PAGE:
Book Review: Wayward Son

I love Rainbow Rowell. Did you know that? There's just something about the way she writes that really really works for me - I'm still not over Eleanor and Park, and it's safely in the category of loved it so much I'm scared to reread. I love Rainbow Rowell and I loved Carry On which, for the uninitiated, is the actual book the fanfiction in her other novel Fangirl is written about - and let's not lie, it's a but of a Harry/Draco parody also. We all know this is a loving poke at the HP books, it doesn't pretend not to be and I love it more for that.  When I heard that Rainbow had written a sequel to Carry On I did a little bit of a happy dance.

And now I've read it. It's called Wayward Son - probably I should have led with that - and I want to chat about it.

This book is precious. It takes place after Carry On is over - Simon Snow defeated the villain and got the guy. The war is over. So what next? Well not a lot actually because Simon is in a slump; he won't get off the sofa and his boyfriend Baz and his best friend Penny are at a loss. So Penny suggests a road-trip. Of course she does. And somehow the trio find themselves flying across the world to drive a convertible car across America.

Oh God, give me all the idiot boys in love, all the road trip stories, all the scrapes and jaunts and near-disasters. This book is like a what Josephine likes paint by numbers. I was so chock full of anticipation and it didn't disappoint, not much anyhow. I
 won't lie; I did love Carry On a little bit more, but that's not to say that this book that takes what is - or as I read it - PTSD and shows how that impacts on not just the sufferer but everybody around them and makes it real and relatable alongside snark and the wittiest banter and the cutest moments that make you melt into the gooiest puddle of goo isn't excellent.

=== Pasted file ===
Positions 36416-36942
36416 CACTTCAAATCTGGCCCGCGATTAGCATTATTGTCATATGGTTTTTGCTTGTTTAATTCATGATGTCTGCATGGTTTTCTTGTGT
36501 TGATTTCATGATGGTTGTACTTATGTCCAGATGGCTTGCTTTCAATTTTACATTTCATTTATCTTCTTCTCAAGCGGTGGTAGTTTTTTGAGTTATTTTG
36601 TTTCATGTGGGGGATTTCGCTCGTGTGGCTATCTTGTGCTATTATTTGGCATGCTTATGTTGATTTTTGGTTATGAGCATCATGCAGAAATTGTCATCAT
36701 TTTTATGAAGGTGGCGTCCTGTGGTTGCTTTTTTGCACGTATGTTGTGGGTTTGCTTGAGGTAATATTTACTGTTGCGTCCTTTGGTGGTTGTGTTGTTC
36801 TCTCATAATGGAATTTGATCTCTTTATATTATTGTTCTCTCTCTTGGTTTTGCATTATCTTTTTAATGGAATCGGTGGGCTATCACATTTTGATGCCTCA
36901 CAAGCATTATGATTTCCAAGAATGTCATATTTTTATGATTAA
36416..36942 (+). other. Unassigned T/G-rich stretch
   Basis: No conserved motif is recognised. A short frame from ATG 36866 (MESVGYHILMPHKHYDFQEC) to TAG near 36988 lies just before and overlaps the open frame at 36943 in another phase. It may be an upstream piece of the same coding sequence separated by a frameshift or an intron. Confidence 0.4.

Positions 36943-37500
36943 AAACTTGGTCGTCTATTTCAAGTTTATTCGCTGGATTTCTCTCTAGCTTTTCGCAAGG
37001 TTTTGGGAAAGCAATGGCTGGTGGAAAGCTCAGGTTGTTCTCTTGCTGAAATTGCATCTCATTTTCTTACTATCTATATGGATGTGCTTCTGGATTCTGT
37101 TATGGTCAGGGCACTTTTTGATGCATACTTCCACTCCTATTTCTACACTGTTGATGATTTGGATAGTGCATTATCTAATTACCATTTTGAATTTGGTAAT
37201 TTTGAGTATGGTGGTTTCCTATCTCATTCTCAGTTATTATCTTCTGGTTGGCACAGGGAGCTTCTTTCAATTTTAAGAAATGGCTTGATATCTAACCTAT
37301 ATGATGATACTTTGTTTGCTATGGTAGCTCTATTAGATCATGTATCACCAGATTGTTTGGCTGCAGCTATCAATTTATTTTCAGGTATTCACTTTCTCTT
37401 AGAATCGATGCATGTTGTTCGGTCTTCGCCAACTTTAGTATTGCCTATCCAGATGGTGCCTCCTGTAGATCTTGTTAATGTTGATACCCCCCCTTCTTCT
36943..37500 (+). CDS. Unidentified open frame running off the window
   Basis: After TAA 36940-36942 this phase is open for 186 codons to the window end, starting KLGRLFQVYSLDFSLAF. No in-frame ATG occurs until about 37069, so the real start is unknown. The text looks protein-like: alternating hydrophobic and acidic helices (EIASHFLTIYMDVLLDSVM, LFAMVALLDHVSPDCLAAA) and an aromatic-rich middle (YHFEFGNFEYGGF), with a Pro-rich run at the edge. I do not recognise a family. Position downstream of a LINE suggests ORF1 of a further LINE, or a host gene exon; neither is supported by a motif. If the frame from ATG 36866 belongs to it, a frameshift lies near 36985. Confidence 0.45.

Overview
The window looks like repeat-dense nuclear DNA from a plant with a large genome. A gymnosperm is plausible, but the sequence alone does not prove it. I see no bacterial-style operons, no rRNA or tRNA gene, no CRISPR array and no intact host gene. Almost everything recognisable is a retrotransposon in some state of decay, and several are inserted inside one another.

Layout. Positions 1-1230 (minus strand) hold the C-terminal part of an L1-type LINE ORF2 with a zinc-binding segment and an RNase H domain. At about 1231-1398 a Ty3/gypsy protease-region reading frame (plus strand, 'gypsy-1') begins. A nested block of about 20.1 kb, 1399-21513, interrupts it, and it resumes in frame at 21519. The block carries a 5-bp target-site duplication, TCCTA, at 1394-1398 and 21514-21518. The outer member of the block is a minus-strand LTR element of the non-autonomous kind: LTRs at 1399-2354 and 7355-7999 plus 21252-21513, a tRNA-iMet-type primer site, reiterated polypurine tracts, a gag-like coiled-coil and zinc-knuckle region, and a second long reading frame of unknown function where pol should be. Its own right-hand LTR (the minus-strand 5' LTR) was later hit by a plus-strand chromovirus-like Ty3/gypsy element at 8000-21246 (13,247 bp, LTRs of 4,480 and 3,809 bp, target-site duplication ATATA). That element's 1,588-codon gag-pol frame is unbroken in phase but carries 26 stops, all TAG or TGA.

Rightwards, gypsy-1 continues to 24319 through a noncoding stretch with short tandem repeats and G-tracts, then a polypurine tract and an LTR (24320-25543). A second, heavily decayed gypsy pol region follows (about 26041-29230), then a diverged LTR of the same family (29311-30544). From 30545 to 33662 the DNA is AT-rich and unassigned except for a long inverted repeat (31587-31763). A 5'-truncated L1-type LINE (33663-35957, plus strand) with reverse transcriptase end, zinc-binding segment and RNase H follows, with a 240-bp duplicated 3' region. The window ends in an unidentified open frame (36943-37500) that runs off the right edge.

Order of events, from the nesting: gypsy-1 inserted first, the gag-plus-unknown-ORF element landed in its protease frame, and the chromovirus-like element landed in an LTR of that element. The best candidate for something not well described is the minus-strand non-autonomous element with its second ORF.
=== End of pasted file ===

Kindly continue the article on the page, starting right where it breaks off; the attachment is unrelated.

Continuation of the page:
It is so excellent.

It's so funny - and you know what, and I loved this about Carry On also, I love that it's all about the magic, this is a magical story, kids, but it has a contemporary setting and it's pitched absolutely perfectly. It works better almost than all those books with incredible magical worldbuilding and I just loved it. These three magical English kids driving across America and their spells don't work because of the language differences. Oh, I laughed. Rowell writes teenage voices so well - all three of these guys feel so very very real to me and the way one minute they're fighting vampires with magic they can't use n a strange country and the next they're sniping at each other over the smallest things and the next Baz can't think of anything other than how cute his boyfriend is, and it's the best.
I do wish there had been more - mostly because the whole thing with how Simon was handling things post Carry On was so interestin, as was how he now related to Baz and Penny, and the walking-on-eggshells element of his relationship with Baz broke my heart a little and I am always such a sucker for getting into the nitty gritty of those things - this book wasn't that, though, and you know it really is fine because this was such a read. It's full to the brim with all the fanfic tropes which absolutely delights me. So tongue in cheek and I love it.

I swear, I would read books about this little gang for the rest of my days because who doesn't want to keep reading about the kind of people who end up taking down dangerous vampire ring planning to take over the world when really they just wanted a quiet holiday (and to visit Penny's American boyfriend)?